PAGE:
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Keywords:

  • Bayesian approach;
  • colonizing species;
  • founder events;
  • microsatellites;
  • nonequilibrium population genetics;
  • rejection algorithm

Abstract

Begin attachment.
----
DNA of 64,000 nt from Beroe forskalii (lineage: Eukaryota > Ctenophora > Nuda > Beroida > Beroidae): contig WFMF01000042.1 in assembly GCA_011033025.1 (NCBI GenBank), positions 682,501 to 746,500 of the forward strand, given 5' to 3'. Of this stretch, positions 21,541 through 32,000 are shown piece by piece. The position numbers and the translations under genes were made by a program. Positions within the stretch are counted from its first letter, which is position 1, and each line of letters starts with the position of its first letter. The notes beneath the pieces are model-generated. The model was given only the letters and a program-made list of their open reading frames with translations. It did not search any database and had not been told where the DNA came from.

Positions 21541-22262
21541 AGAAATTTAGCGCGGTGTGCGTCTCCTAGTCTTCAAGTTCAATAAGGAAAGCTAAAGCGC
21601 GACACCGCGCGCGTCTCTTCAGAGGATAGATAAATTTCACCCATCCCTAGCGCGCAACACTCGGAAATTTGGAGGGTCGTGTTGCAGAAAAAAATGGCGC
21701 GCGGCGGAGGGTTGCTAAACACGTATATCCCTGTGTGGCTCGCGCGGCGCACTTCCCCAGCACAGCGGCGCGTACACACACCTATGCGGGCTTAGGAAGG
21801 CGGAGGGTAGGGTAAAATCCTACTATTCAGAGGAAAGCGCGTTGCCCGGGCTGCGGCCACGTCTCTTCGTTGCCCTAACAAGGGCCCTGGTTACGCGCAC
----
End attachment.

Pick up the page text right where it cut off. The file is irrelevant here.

The founding of new populations by small numbers of colonists has been considered a potentially important mechanism promoting evolutionary change in island populations. Colonizing species, such as members of the avian species complex Zosterops lateralis, have been used to support this idea. A large amount of background information on recent colonization history is available for one Zosterops subspecies, Z. lateralis lateralis, providing the opportunity to reconstruct the population dynamics of its colonization sequence. We used a Bayesian approach to combine historical and demographic information available on Z. l. lateralis with genotypic data from six microsatellite loci, and a rejection algorithm to make simultaneous inferences on the demographic parameters describing the recent colonization history of this subspecies in four southwest Pacific islands. Demographic models assuming mutation–drift equilibrium or a large number of founders were better supported than models assuming founder events for three of four recently colonized island populations. Posterior distributions of demographic parameters supported (i) a large stable effective population size of several thousands individuals with point estimates around 4000–5000; (ii) a founder event of very low intensity with a large effective number of founders around 150–200 individuals for each island in three of four islands, suggesting the colonization of those islands by one flock of large size or several flocks of average size; and (iii) a founder event of higher intensity on Norfolk Island with an effective number of founders around 20 individuals, suggesting colonization by a single flock of moderate size. Our inferences on demographic parameters, especially those on the number of founders, were relatively insensitive to the precise choice of prior distributions for microsatellite mutation processes and demographic parameters, suggesting that our analysis provides a robust description of the recent colonization history of the subspecies.